On April 19, 2020, Gabriel Wortman was travelling between Nova Scotia communities driving a replica RCMP cruiser and killing strangers. The previous night he'd killed 13 neighbours, and Brown and Melanson knew he'd murdered at least three people that morning. 

Brown had interviewed the gunman's common-law partner around 7 a.m. in the back of an ambulance in Great Village, N.S., and told the inquiry that her description of him wearing an orange vest stuck with him. Later, another Mountie radioed in that he passed the suspect on the road and he was wearing "a reflective vest."

After realizing the heavily armed shooter was on the move, Brown and Melanson went in pursuit. They told the inquiry their focus was on stopping him and they were poised for a confrontation.

"I was prepared to expect to be shot at. I figured it would be a given if we encountered him," said Melanson. 

David Westlake, the emergency management co-ordinator for Colchester County, was at the fire hall on April 19, 2020, connecting people with Red Cross resources. He was outside when two Mounties started firing. The time stamps on the fire hall's surveillance videos are off by 10 minutes. (Mass Casualty Commission)

After spotting a man in a safety vest outside the fire hall about 10 kilometres from the shooter's last known location, Brown and Melanson said they pulled to a stop in the middle of the road and sought cover behind their vehicle. Both officers said they couldn't see anyone sitting inside the cruiser and only realized an officer from Pictou County was in the driver's seat when he got out. 

They also testified they had missed hearing information that was radioed about the gunman's car having a black push bar and did not know the fire hall was being used as a comfort centre.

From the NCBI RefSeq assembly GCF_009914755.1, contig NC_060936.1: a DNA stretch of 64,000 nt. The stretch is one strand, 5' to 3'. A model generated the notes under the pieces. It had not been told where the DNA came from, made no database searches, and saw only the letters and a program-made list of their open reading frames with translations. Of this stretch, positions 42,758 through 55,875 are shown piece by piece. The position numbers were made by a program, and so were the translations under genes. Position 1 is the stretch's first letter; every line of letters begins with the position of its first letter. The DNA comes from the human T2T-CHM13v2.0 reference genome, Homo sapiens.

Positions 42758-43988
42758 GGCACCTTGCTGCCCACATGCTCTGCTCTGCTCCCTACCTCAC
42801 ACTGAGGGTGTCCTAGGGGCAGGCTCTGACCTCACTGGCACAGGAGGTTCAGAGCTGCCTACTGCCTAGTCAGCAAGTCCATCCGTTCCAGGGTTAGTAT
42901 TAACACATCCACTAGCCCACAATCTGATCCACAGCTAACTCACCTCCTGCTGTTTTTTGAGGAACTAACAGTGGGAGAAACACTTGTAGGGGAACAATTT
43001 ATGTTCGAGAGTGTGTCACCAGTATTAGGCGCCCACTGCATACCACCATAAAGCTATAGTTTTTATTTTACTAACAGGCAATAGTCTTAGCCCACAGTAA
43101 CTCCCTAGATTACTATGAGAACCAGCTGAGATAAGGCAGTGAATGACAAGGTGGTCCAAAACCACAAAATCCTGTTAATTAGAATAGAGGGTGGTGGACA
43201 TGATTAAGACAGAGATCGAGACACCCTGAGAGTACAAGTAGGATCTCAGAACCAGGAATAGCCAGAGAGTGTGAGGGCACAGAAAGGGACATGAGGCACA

Different accounts on what was yelled 

Melanson testified that after spotting the possible suspect, he frantically tried to communicate on his portable radio. The inquiry found he made eight failed attempts to get through.

Brown said he was completely focused on the man in front of the hall and didn't notice other cars or pylons set up in the parking lot. He said he identified himself and shouted at the person who he thought was the gunman to show his hands before firing.

"All I could see was that person in the orange reflective vest standing by the police car. They ducked down. So while I'm yelling commands, he ducks down, and at that point I don't know if he's coming up again with a gun or what his intentions are," Brown said. 

"Then he ran from the back of the car towards the building and that's when we discharged our firearms."

A building with a red roof is shown.
Two RCMP officers started firing in the direction of the Onslow Belmont Fire Brigade hall on April 19 around 10:21 a.m. They were about 88 metres from the building, the public inquiry heard. Brown said it would’ve been too risky to get closer and risk getting shot. (CBC)